Arion

from the Russian of Alexander Pushkin

Read ‘Arion’, think ‘Heaney’ suggests Helen Vendler In her review of Electric Light (Irish Times of Mon, Jun 3, 2019) under the heading ‘Heaney the Survivor’: ‘Heaney’s poetry begins, now, to exhibit many elegies both for personal friends and for poets who have been important to him … Marking their disappearance, Heaney, the survivor, adapts a Pushkin’s poem in which Arion (saved from shipwreck by a dolphin) speaks a postlude’.

Heaney presents his own version of the Russian poem.

All is proceeding smoothly – a vessel riding high, every crewman on board fully occupied (all hard at it), some up aloft adjusting for greater speed (up tightening sail), others sweating at the oars (the heave and haul of the rowing benches) – the boat well ballasted (deeply cargoed), of sturdy construction (steady keeled), smooth over the water (our passage silent) – the steersman carefree (buoyant at the helm),

Arion, the professional singer is in ‘what-could-possibly-go-wrong’ mood (took it all for granted) and puts on a performance (sang to the sailors)

Sudden pandemonium! In the ferocity of what transpired (turbulent sudden wind, a maelstrom) the ship and all its hands were lost (helmsman sailors perished).

Just one survivor (only I), his melodious voice saving him from drowning, is landed gently on the beach by the waves (long sea-swell). Undeterred (sing on), miraculously preserved (mystery to my poet self), alone but unharmed (safe and sound) and sheltered (beneath a rock shelf), he simply moves on (my wet clothes in the sun).

  • Arion: Heaney’s version of a Pushkin poem, itself one variant of an original fantastical story by Herodotus: in other variants the world’s greatest lyre player is robbed by the boat crew transporting him; he chooses to commit himself to the sea but sings a song first; in other variants a dolphin appears and carries Arion to the shore;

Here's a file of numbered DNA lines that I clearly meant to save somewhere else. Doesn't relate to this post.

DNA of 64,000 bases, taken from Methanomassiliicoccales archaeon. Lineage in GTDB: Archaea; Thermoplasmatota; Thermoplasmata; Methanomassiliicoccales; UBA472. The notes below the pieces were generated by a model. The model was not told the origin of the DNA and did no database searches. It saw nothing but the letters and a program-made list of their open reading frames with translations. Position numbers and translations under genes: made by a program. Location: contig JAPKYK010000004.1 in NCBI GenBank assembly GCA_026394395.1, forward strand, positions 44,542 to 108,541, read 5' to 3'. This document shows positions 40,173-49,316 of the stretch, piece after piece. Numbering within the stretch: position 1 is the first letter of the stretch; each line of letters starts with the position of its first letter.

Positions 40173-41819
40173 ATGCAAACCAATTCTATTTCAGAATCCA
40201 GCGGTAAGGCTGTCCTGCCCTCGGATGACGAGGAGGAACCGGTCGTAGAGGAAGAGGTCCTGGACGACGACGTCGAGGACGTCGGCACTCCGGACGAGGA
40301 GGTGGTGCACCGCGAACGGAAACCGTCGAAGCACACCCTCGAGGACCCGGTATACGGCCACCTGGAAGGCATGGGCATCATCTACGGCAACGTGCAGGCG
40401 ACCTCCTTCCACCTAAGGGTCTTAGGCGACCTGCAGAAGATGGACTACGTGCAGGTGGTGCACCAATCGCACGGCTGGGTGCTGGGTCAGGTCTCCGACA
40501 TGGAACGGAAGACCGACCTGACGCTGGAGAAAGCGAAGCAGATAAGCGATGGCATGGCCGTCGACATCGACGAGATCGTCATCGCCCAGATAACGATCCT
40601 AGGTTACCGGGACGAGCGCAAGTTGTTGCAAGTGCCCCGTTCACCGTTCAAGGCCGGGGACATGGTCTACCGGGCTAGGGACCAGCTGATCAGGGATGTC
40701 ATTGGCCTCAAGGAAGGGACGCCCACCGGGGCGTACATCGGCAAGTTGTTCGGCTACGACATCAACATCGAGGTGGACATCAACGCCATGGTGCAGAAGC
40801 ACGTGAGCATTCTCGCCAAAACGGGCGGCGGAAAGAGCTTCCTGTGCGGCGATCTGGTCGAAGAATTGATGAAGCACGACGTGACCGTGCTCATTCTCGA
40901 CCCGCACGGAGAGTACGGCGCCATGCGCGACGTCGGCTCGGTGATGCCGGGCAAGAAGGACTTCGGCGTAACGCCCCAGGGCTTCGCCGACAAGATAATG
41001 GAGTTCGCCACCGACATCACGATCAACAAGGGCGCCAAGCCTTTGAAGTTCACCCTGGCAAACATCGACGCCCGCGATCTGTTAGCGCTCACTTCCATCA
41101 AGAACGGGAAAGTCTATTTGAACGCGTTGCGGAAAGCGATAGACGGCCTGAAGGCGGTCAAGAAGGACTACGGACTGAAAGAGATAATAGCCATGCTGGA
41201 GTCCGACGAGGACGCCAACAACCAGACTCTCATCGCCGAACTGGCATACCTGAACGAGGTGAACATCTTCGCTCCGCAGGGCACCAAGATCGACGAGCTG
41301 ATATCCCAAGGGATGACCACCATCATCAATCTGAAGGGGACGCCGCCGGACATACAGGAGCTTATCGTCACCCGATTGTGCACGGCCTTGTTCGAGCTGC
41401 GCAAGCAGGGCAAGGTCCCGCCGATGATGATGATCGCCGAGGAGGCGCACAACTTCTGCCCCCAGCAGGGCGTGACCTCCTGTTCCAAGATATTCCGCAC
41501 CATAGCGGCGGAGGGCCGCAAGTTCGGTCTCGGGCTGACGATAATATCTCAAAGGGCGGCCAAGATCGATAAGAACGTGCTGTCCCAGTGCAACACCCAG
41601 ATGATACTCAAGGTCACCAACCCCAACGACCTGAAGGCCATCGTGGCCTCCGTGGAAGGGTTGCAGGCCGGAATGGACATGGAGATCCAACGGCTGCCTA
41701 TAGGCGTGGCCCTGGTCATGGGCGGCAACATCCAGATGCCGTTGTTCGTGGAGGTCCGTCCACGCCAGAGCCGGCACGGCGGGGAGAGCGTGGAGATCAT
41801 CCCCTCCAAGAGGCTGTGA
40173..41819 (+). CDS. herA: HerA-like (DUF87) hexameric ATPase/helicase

• Alexander Pushkin 1799-1837: Russian poet, playwright, and novelist of the Romantic era; considered by many to be the greatest Russian poet and the founder of modern Russian literature; born into Russian nobility in Moscow;
  • hard at it: fully occupied putting a lot of effort into an activity;
  • tighten: take the slack out of;
  • heave: draw, tug;
  • haul: drag, pull;
  • cargoed: heavy with goods/ freight;
  • steady: solid;
  • keel: full length base timber supporting the structure above;
  • buoyant: cheerful, carefree; also punnish idea of ‘afloat’;
  • helm: tiller, wheel, steering mechanism;
  • take for granted: fail to appreciate a situation;
  • turbulent: tempestuous, in turmoil;
  • maelstrom: strong whirlpool;
  • washed ashore: cast up on the beach:
  • sea-swell: full, gently rounded movement of the tide;
  • safe and sound: out of harm’s way;
  • shelf: flat area;
  • spread: lay out (to dry);

A comparable version highlights Heaney’s priority as regards the interpretation and musicality of his own:

A lot of us were on the bark:/Some framed a sail for windy weather,/The others strongly and together/ Moved oars. In silence sunk,/ Keeping a rudder, strong and clever,/ The skipper drove the heavy skiff; /And I — with careless belief I sang for sailors… /  But the stiff / Whirl smashed at once the waters’ favour /All dead — the captain and his guard!/
But I, the enigmatic bard,/ Was thrown to the shore alone. / I sing the former anthems yet,/ And dry my mantle, torn and wet,/ In beams of sun under a stone. 

  • ‘sonnet’ length piece in 3 sentences; variable line length 5-10 syllables; unrhymed; few enjambed lines;
  • assonant echoes: ‘boat…row…cargoed… poet…clothes’/ ‘heave…deeply…keeled’/ ‘sailors…maelstrom’/ ‘helmsman…helm…swell…self…shelf…spread…wet’/ ‘wind…still singing…sing…mystery’/ ‘
  • alliterative strands: sibilant variants [s/z/sh] at various points; in mid-poem they reflect the movement of the sea-swell; [h] helmsman…helm…who’;
  • Heaney is a meticulous craftsman using combinations of vowel and consonant to form a poem that is something to be listened to.
  • the music of the poem: fifteen assonant strands are woven into the text; Heaney places them grouped within specific areas to create internal rhymes , or reprises them at intervals or threads them through the text;
  • syllables without highlight are largely the unstressed sound as in common, little [ə]

  • alliterative effects allow pulses or beats, soothings or hissings or frictions of consonant sound to modify the assonant melodies; this is sonic engineering of the first order;
  • a full breakdown of consonant sounds and where in the mouth they are formed is to be found in the Afterthoughts section.

 

 

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